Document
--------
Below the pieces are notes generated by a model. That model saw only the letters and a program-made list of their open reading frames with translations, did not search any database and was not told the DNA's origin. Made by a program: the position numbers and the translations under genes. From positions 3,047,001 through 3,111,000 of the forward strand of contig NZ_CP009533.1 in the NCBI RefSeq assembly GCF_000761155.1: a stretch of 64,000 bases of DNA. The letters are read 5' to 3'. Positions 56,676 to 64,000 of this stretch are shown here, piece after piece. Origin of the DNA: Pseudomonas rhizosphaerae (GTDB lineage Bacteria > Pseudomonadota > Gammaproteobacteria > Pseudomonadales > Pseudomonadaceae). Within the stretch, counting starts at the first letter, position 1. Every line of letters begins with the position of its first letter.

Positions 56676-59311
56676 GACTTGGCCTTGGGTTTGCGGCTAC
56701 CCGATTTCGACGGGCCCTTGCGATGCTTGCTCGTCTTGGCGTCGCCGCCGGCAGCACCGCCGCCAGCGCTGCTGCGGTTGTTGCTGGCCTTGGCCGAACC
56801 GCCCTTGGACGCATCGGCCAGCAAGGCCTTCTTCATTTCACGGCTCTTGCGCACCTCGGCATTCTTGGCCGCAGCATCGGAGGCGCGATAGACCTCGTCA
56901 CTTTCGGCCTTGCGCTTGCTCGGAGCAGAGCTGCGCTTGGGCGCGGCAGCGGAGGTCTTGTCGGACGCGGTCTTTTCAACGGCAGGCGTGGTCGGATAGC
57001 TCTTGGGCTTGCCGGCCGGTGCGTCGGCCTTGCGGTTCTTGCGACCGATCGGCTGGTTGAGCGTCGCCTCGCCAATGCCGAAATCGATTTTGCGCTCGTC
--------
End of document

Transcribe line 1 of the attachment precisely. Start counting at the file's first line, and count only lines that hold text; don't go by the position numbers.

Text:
Below the pieces are notes generated by a model. That model saw only the letters and a program-made list of their open reading frames with translations, did not search any database and was not told the DNA's origin. Made by a program: the position numbers and the translations under genes. From positions 3,047,001 through 3,111,000 of the forward strand of contig NZ_CP009533.1 in the NCBI RefSeq assembly GCF_000761155.1: a stretch of 64,000 bases of DNA. The letters are read 5' to 3'. Positions 56,676 to 64,000 of this stretch are shown here, piece after piece. Origin of the DNA: Pseudomonas rhizosphaerae (GTDB lineage Bacteria > Pseudomonadota > Gammaproteobacteria > Pseudomonadales > Pseudomonadaceae). Within the stretch, counting starts at the first letter, position 1. Every line of letters begins with the position of its first letter.